The late 1840s and 1850s were a time of significant constitutional reform in British North America. Ideas of free trade and liberalism were becoming widely accepted in Great Britain, challenging older ideas about an empire based on the economic theory of mercantilism. So a push began in Great Britain to liberate the country from some of the expense of empire, especially in those parts of the Crown's imperial domains dominated by European immigrants and their descendants.
Politically, one of the major changes that resulted was a widening of the sphere of colonial self-government through a devolution of powers from the mother country, a process that eventually led to a form of governance generally described as "responsible government." In this scheme, the Queen's representative, the governor general, began to take direction and choose executives from the caucus of the political party that could command the majority of legislative seats in local elections.
At the same time, the colonial legislatures were expected to take responsibility for more of the costs of administering their jurisdictions. One of the obvious means to finance this new approach to government was to transform Indian lands into public lands and sell them to non-Indian settlers as private property. This approach to fiscal relations between different levels of government was bound to increase the tensions and acrimony between Aboriginal peoples and local governments in British North America. "Indians" were increasingly seen as barriers to progress rather than as partners in an economic enterprise.
Thus, one of the great ironies of the coming of responsible government to the British North American colonies is that, as the colonial population widened its sphere of self-government, Indigenous peoples faced a diminished sphere. Indeed, this phenomenon applies almost universally to jurisdictions such as Australia, New Zealand, South Africa, and the United States. Whenever powers were passed from old imperial centres in Europe to settler populations, those settler governments were provided with new means to widen the sphere of their own fortunes and liberties. In this process, Indigenous peoples generally found themselves subjugated and displaced from their lands and resources.
The primary goal of the government of the Province of Canada regarding its Aboriginal population was eventual assimilation. Attempts to "civilize" the Indians had met with little success, however, and John A. Macdonald introduced to the legislature An Act for the Gradual Civilization of the Indian Tribes as a means of accelerating that process. The Act spelled out the requirements for extending British citizenship to Indians. Successful applicants had to be male, 21 years of age, literate in English or French, with some education, no debts, and a good moral character. As an incentive to achieve these requirements, the Act stipulated that a successful applicant would receive 20 hectares of reserve land in freehold tenure, i.e. individual title. The drawback of the Act was that the applicant had to surrender his Indian status, and the land grant was carved out of the communally held land set aside for his people. Although the government assumed that enfranchisement and free land would be highly desirable to Natives, the recipients of these efforts saw the Act as an attempt to undermine their communal way of life and traditional values. The Gradual Civilization Act was a miserable failure. Only one man, Elias Hill, sought enfranchisement and even he was denied the requisite land grant when his band refused to allow the expropriation of their land.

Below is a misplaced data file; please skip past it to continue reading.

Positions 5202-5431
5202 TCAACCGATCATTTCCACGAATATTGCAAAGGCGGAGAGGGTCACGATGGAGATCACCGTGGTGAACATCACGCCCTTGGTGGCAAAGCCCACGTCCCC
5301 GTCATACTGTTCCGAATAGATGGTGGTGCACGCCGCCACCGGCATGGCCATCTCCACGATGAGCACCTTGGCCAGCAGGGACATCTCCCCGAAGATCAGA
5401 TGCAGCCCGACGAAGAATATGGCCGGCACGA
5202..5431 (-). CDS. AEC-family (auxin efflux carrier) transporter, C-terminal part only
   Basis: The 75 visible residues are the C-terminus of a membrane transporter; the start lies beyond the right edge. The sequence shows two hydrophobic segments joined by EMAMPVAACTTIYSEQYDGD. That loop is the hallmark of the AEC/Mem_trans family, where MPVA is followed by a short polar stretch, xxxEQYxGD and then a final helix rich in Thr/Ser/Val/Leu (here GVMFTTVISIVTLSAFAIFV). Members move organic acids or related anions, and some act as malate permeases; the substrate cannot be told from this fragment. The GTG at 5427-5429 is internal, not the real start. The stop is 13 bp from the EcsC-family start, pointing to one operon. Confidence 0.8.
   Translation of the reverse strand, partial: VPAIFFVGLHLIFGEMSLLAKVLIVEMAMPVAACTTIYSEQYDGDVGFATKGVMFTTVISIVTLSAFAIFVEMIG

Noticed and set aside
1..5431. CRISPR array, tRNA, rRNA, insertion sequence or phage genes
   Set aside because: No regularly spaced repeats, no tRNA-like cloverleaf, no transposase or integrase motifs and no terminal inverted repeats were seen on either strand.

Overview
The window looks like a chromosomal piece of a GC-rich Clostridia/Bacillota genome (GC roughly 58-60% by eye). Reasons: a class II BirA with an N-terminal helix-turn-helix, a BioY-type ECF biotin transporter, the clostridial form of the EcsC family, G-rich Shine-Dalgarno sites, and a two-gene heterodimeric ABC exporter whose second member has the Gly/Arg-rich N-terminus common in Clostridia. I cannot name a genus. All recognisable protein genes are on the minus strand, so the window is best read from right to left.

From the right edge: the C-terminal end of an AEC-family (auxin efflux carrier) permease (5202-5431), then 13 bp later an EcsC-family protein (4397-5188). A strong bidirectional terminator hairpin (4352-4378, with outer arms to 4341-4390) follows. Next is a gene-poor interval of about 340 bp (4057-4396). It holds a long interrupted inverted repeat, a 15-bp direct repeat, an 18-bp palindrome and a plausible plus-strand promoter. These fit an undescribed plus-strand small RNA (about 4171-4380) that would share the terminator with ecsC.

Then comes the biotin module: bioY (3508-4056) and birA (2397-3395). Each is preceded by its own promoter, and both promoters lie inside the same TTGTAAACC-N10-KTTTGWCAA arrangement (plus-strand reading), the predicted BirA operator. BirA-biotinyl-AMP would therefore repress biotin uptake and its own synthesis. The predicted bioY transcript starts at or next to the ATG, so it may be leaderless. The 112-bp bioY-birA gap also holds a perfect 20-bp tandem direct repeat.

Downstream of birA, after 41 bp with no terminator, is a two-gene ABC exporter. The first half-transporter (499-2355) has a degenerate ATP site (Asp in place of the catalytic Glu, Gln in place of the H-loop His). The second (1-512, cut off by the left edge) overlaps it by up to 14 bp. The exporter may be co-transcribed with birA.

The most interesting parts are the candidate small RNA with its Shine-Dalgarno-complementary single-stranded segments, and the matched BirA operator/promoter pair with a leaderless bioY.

In 1857, when constitutional responsibility for Indian affairs effectively passed from London to the local legislature, the province of Canada provided almost a textbook example of this phenomenon. The first thing the local government did was to pass a statute known as An Act for the Gradual Civilization of the Indian Tribes in Canada. Through the legislation, the parent of all subsequent Indian Acts in the future Dominion of Canada, the local government asserted the power to assimilate the Aboriginal population through political, economic, and social means. Essentially, the Act created a procedure through which a Registered Indian could apply to become a citizen. If a man could prove, among other things, that he was free of debt, could read and write English (or French), and was "of good moral character," he could be given a piece of land suitable for family farming.